When the public consistently consumes the persistent overrepresentation of African American males in crime-related news stories it strengthens their cognitive association between Blacks and criminality in their mind such as the connection “Blacks and crime” and thus becomes chronically accessible for use in race-related evaluations. Notably, as the research on media priming illustrates, even a single exposure to these unfavorable characterizations can produce stereotype-based responses, Wikipedia.
Vox-Cops should be trained to address their racial biases
While the media industry has changed drastically over the past decade or so, the demographic composition of newsrooms hasn’t. In 2014, all minority groups accounted for 22.4 percent of television journalists, 13 percent of radio journalists, and 13.34 percent of journalists at daily newspapers. Pretty pathetic, considering the fact that minorities make up 37.4 percent of the U.S. population. But walk into most major newsrooms in the U.S. and you’ll be overwhelmed by the whiteness and maleness of the editorial staff. Journalism certainly isn’t the only field that is notoriously and historically homogenous. But this is a big problem for an industry whose ambition is to serve and inform an increasingly diverse public, The Atlantic.
Vox-We need higher standards for police
Let’s take a look at standards through mistakes made by the media.
Maier’s research on corrections indicates that fewer than 2 percent of the factual errors identified by news sources are corrected.
Of the people he surveyed, only one in 10 informed newspapers about errors. Many said they thought the inaccuracies were inconsequential. But some wondered why they should bother reporting errors and assumed newspapers wouldn’t respond. When asked to review stories for accuracy, news sources found factual errors in about every other news and feature story.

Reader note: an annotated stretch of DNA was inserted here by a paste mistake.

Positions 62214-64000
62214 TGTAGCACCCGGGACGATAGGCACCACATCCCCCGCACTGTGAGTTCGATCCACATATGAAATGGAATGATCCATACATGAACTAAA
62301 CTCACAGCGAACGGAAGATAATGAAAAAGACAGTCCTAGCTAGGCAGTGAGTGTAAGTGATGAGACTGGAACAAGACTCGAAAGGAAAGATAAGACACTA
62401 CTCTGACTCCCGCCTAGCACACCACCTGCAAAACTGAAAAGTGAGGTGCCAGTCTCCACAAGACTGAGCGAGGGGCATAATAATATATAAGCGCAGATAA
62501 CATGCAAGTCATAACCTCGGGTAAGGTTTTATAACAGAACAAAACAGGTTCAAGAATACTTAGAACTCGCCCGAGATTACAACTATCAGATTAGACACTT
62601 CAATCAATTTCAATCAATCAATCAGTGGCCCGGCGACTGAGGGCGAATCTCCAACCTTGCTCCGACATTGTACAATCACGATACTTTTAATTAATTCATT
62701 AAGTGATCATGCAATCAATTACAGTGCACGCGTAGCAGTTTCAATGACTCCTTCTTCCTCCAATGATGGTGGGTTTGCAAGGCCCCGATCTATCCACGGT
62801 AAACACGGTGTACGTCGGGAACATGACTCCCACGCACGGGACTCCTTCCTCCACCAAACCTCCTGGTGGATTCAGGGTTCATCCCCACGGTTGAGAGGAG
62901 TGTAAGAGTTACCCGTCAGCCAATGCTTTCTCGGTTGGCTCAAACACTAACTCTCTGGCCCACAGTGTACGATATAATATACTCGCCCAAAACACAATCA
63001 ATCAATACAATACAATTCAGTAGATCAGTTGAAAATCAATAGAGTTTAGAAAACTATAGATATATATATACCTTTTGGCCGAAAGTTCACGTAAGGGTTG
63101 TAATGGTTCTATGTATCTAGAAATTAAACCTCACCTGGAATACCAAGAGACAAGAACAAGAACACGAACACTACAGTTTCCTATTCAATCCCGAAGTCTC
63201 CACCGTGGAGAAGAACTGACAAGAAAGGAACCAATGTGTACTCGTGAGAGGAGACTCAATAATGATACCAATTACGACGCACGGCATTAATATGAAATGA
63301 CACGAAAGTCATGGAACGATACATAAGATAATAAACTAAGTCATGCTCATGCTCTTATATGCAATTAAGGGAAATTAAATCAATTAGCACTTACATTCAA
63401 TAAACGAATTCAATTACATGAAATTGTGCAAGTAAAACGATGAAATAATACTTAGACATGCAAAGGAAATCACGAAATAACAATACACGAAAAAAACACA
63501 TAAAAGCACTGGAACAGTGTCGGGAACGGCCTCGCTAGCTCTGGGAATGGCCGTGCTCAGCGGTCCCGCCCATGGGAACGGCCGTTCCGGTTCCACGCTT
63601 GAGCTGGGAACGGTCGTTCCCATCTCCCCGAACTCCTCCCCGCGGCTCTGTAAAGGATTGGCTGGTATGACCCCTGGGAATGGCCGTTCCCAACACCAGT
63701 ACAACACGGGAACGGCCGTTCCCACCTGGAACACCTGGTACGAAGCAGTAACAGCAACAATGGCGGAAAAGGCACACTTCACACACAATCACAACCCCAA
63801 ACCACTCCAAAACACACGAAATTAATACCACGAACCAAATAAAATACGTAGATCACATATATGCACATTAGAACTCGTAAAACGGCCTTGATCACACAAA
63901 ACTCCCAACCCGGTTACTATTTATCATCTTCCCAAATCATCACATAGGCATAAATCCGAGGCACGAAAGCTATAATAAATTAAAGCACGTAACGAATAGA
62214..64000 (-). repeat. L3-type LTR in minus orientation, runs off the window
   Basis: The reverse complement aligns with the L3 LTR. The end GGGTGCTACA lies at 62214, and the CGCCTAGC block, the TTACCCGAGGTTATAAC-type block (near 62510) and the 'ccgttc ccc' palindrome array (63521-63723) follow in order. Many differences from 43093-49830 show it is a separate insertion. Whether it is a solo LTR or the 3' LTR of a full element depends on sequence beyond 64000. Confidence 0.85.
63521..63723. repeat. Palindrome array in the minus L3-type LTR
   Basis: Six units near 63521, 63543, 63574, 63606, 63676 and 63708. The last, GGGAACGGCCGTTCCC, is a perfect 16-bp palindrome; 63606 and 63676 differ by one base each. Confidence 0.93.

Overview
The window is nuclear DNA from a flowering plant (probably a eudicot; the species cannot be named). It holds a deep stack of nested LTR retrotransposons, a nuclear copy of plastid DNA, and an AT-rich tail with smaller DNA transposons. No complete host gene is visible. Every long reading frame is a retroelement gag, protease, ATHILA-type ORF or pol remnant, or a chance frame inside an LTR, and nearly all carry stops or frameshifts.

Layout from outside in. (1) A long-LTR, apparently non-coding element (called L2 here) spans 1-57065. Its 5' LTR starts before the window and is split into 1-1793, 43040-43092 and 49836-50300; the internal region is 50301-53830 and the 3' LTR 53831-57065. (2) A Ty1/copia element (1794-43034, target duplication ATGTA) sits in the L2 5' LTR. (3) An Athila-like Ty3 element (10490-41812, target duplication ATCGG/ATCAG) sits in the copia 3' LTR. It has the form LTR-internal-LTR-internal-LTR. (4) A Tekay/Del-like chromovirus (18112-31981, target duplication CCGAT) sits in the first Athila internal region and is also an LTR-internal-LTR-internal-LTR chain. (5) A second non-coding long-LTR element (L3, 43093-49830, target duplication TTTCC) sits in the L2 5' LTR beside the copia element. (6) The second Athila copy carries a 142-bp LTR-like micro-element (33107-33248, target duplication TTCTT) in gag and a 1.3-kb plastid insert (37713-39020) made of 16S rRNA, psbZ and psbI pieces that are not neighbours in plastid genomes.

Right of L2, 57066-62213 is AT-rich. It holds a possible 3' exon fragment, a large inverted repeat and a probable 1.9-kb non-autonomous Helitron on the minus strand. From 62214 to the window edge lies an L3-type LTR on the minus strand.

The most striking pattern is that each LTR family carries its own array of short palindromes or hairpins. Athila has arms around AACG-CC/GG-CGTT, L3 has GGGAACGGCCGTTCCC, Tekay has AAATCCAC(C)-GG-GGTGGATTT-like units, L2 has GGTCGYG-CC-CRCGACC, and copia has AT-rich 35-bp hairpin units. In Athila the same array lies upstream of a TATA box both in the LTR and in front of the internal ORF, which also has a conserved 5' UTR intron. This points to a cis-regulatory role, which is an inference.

“In nearly the same proportion, news sources identified ‘subjective errors’ — information considered technically correct but misleading,” Maier said. “But these errors of meaning were what news sources found most egregious — and measurably damaging to media credibility.”
More than 70 years of studies, he said, have documented that accuracy persistently eludes the press.
“As a news reporter for nearly 20 years, I know from personal experience how easy it is to make mistakes — and how tough it is to admit error,” Maier said. “But this doesn’t let journalists off the hook,” Poynter.
The rest of the Vox article is filled with observations that police should avoid situations that lead them to use force (how do you arrest a drunken husband after beating his wife without force?) or better pay and incentives or improved data and ends with the observation that, “If police get this right, they can boost faith in cops and their legitimacy in crime fighting.”
Considering the massive problem of trust in the media, declining revenues, bias in staffing and reporting, uncorrected errors and endless additional problems, maybe Vox needs to take a long, hard look in the mirror before it critiques others.
Yep, cops need to do better, but at least we admit as much.
Is there similar candor within the media?
So the old, white, liberal, miserable, underpaid dudes in the media continue to rule without question, The Atlantic.
My question, should they?
Leonard Adam Sipes, Jr. – Thirty-five years of supervising award-winning media relations, radio and television; over fifty national and regional awards. Interviewed multiple times by every national news outlet. Post-Master’s Certificate of Advanced Study, Johns Hopkins University.